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Individual Highlight

Protecting Habitat for Bats in the Face of Development Pressure

Photo of California myotis (Myotis californicus). Norman Barrett, Rogue River-Siskiyou National ForestCalifornia myotis (Myotis californicus). Norman Barrett, Rogue River-Siskiyou National ForestSnapshot : Wildlife managers and planners make their best estimates of where to purchase or acquire conservation easements on areas for habitat protection before they are developed. A new modeling framework developed by Forest Service scientists helps planners to select habitat reserves that wildlife populations need for food, shelter, and reproduction.

Principal Investigators(s) :
Haight, Robert G. 
Research Location : Minnesota;Washington
Research Station : Northern Research Station (NRS)
Year : 2013
Highlight ID : 498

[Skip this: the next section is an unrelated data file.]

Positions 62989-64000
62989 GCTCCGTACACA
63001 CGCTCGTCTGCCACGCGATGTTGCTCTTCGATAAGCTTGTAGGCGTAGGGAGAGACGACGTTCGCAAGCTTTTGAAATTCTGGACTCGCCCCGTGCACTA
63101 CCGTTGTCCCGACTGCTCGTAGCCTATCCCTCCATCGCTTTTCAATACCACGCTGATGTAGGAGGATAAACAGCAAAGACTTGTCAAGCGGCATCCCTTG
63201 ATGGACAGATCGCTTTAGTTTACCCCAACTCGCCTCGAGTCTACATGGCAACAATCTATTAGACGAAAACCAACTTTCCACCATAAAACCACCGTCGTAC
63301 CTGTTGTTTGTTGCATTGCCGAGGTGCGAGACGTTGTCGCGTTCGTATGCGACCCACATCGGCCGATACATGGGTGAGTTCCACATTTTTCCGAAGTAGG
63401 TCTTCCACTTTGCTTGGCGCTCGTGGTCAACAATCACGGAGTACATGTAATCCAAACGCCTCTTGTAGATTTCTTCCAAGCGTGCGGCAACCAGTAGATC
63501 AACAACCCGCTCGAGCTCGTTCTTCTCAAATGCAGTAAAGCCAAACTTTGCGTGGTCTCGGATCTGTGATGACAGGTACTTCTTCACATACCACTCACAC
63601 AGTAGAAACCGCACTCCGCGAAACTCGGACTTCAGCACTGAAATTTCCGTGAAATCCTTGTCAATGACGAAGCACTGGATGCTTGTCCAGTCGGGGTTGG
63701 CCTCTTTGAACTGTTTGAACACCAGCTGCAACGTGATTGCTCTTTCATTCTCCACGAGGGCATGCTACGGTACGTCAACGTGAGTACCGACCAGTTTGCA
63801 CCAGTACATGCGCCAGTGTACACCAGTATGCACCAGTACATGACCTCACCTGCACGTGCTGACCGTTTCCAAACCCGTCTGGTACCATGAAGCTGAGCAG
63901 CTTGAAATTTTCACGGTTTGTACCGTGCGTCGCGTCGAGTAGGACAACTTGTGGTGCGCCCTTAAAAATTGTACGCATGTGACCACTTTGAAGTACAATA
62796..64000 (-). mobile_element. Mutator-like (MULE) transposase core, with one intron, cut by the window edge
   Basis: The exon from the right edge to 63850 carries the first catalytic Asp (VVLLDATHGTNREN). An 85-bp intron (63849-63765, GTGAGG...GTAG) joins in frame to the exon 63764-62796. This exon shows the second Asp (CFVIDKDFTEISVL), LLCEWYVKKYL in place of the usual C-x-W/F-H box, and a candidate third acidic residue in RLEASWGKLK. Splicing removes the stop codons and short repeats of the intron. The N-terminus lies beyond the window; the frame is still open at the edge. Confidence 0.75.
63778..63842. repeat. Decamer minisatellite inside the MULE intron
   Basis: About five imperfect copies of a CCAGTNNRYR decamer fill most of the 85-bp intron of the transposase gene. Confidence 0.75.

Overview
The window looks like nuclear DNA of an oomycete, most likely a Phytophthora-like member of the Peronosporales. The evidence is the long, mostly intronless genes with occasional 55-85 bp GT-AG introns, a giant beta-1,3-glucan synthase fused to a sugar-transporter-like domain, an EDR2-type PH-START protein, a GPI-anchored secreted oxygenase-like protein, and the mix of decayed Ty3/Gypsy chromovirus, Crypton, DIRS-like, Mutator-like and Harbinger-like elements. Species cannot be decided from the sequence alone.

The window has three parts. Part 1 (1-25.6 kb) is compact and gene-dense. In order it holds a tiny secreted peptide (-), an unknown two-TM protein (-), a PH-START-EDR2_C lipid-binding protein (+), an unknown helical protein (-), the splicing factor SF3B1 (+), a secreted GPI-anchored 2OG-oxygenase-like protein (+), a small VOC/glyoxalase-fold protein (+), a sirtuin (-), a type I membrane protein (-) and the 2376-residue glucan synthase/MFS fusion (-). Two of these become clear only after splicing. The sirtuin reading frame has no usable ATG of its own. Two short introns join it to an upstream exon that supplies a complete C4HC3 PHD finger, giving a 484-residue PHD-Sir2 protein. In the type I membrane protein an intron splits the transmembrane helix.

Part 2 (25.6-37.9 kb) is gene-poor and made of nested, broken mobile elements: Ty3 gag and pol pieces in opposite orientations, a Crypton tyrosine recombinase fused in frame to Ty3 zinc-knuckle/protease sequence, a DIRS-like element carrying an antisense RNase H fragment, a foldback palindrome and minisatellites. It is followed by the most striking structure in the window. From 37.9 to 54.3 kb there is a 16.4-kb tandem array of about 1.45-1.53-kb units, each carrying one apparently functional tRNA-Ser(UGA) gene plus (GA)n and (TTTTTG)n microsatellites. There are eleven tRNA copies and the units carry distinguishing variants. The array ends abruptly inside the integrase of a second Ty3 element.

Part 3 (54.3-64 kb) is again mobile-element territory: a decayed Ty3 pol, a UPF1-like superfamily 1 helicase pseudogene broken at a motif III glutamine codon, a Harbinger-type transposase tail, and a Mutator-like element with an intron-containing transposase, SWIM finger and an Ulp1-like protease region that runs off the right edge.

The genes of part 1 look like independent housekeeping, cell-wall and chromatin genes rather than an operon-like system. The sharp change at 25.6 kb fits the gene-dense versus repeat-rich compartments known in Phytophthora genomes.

Most bats in temperate climates have a survival strategy in which part of their time is spent foraging for food and water, while the rest is spent roosting. Some species are suffering population declines because urban development destroys habitats. Conservation organizations need to prioritize areas for habitat protection in areas with high development pressure. A Forest Service scientist has developed a modeling framework that helps planners select appropriate habitat reserves. The model helps conservationists to select land with the desired habitat features and size at minimum cost. The mechanics and flexibility of the modeling framework were demonstrated in a case study of Myotis bat conservation on Lopez Island in the San Juan Archipelago, near Seattle. Lopez Island is heavily forested, and conversion of forest lands to home sites is a serious concern. The model identified the land parcels that can be purchased under a given conservation budget to protect the greatest number of Myotis roost sites and associated water sources and foraging habitat. Further, the model helped quantify the gains, in terms of additional roost sites protected, for incremental increases in the conservation budget.

Forest Service Partners

External Partners

  • Eileen S. Burns & S�ndor F. T�th, University of Washington, Seattle

Program Areas